Sound: Formerly known as Pearly Sweets when he fronted the Chicago-based club rock trio Baby Teeth, singer/ songwriter/ keyboardist Abraham Levitan has taken a short reprieve from the band to try his hand at being a solo artist with the release of his new album Speak, Memory from Lujo Records. Levitan's similarities to David Bowie's tenor pitch and moody vocal inflections are still there, as too are the digitally wired beats and dance-rock traction of Baby Teeth, but what sets Levitan's solo work apart from Baby Teeth is his use of fleshy soul and funk-inspired rock relatable to the UK's Earl Greyhound, and a heady vocal steam that inflames with the likeness of The Heavy's lead singer Kelvin Swaby. Levitan's register has a blue-eyed soul vibe that blooms fully in Weekend At Home, and in Bad Weather which features Kelly Hogan beautifully on harmony vocals as her voice resonates with angelic arches over Levitan's verses.
Though Levitan does not shy away from incorporating Baby Teeth's use of club-drenched pop and artistic detailing in the synth hooks, there is a bit more of a Hot Chip-sensibility in the sleek synth modulations of Slave To Efficiency and the dark glam-rock vapors and experimental sequences of If It Bleeds, Part 1. Levitan puts more weight on funk-tifying the rhythmic grooves and having them drip with soul-fringed tendrils which rarely appear in Baby Teeth's music. The laid-back plucking of strings dotting Sarah (The German Song) pout gently as soft-pop psychedelics engulf it in slow swirling fumes. The bluesy rock textures of Violator are reflective of Iggy Pop's stylistics, and the fleshy soul-rock fibers of Bad Weather are cuffed in petit-sized rumbles and a wheezing organ dirge lining the lower register. The track Please Me starts up with a circus-like jam as gospel-wicked choruses waft in the backdrop. The music has a creamy-dreamy pop ambience with pearlescent keys and shooting vocal arches made by soul singer Snokilla. The album closes with svelte sierra-burning atmospherics of Little Helicopters as Levitan's voice sails across the astral turf with the soul-rock magnetism of Bowie. // 7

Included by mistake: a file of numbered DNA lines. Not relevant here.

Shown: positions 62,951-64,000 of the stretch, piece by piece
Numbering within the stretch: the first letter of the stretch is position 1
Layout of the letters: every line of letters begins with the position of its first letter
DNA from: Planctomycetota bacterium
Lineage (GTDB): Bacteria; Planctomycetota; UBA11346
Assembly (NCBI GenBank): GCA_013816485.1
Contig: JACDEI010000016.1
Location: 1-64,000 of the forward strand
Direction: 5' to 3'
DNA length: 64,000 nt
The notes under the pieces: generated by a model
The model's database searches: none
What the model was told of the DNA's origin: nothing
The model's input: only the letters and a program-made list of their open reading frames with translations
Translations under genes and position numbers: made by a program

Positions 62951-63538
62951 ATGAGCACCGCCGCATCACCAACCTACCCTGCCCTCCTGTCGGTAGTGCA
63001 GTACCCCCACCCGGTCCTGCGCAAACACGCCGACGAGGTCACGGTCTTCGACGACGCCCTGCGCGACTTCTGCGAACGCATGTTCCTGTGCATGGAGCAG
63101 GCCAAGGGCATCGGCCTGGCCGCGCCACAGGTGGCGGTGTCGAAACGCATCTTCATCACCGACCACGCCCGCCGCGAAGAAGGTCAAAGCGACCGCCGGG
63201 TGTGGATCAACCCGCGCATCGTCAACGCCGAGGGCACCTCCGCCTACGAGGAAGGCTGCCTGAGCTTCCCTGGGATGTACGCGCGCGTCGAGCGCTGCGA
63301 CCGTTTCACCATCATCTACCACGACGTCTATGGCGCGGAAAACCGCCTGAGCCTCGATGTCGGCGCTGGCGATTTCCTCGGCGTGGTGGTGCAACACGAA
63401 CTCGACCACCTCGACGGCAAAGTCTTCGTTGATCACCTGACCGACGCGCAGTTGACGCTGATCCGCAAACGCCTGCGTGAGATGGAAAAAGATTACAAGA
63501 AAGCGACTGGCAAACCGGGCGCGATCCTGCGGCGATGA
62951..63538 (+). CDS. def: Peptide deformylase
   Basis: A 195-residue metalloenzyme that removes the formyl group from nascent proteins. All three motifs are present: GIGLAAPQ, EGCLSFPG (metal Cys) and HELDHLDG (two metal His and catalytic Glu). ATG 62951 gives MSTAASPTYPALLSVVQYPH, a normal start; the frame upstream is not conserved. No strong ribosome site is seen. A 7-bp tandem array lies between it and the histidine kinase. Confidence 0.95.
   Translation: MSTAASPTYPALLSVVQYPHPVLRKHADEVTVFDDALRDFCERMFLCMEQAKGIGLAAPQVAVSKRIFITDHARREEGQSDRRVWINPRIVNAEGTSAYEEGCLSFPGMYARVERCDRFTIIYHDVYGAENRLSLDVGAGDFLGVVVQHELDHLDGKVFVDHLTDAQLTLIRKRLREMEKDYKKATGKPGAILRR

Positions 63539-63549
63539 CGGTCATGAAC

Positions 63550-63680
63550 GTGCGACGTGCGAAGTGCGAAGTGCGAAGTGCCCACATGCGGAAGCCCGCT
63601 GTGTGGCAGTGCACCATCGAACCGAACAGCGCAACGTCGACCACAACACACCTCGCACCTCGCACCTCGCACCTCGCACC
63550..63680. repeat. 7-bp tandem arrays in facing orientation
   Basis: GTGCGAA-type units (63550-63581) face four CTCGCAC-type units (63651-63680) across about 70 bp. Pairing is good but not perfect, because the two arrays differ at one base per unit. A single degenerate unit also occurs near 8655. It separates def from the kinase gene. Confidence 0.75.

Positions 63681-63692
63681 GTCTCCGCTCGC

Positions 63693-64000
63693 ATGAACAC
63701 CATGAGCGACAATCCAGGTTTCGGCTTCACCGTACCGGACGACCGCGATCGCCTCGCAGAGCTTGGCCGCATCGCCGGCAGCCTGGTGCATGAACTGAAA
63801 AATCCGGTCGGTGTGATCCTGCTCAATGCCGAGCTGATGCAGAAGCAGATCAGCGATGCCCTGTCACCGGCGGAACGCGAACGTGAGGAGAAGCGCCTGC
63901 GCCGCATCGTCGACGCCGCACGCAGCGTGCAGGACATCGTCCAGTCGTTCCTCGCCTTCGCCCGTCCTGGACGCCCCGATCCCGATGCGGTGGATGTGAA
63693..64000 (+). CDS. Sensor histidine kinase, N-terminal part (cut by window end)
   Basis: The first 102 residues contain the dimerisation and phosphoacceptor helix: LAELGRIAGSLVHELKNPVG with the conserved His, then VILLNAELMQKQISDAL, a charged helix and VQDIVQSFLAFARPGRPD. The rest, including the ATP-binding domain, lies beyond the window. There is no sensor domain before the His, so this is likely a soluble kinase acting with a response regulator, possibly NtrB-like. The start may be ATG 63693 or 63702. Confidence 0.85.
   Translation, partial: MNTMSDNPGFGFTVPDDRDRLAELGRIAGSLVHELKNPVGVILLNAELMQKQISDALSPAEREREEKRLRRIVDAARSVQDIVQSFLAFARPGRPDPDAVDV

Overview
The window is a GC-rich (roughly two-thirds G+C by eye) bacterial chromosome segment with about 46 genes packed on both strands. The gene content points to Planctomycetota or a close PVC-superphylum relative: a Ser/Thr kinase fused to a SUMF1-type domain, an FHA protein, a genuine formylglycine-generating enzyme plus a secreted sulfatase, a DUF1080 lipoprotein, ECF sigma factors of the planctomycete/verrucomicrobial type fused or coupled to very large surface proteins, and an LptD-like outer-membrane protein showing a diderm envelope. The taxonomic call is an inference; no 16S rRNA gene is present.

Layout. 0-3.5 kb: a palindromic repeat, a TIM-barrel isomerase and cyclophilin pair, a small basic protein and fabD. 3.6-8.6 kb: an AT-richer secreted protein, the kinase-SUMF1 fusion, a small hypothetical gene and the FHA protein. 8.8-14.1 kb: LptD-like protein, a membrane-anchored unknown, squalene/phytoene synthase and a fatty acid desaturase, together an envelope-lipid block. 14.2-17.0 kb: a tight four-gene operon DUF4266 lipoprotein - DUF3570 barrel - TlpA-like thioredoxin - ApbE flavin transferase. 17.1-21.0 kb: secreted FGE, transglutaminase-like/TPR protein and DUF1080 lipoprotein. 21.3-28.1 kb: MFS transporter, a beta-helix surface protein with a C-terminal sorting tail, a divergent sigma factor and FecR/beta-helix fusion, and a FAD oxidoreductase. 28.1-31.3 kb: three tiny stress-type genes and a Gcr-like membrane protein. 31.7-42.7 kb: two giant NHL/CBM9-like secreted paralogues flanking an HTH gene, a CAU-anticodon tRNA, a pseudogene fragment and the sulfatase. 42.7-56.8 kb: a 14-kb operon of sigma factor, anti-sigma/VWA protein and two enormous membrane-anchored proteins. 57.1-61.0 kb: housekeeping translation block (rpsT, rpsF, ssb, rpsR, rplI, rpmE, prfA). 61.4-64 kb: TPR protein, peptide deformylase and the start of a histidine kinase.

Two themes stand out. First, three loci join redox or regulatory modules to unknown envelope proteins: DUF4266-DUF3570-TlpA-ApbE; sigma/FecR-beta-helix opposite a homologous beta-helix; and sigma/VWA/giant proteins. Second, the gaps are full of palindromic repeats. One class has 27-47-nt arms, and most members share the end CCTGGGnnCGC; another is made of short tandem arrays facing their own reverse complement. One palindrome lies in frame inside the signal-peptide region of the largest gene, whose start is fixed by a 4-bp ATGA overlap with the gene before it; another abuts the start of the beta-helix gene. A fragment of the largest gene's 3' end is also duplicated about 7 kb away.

Lyrics: Abraham Levitan's lyrics are often private and pinpoint a particular event or situation. He does not generalize his feelings but speaks in specifics like in the song Slave To Efficiency where he addresses, I've been a slave to efficiency since I was a child / Machines all have to die but not me / I sit at home at night wandering what the name of my child is / Why you don't let him live with me / Come on, don't hate me / I'm a person too just like you / Don't hate me / I was once in love with you / And you liked it too. There is a recurring theme in the songs to resolve conflicts with others and with oneself, and the final track Littler Helicopters tries to find peace in the wake of such struggling. // 8
Overall Impression: Abraham Levitan pronounces the strengths in his musicality on his solo album, namely the soul-rock and bluesy textures of his timbres, and the funky propensity of his grooves. He touches on the heavy ruffles of glam-rock and dabbles in shoegazy atmospherics but he shows a preference for club rock curls and processed beats relatable to Hot Chip and Air. He never trails too far away from what he has done with Baby Teeth in the past, but he wanders far enough to sound independent of Baby Teeth. Though Levitan plans on regrouping with his mates from Baby Teeth farther down the road, he does a fine job of keeping his musical instincts sharp and fit on his solo release Speak, Memory. // 7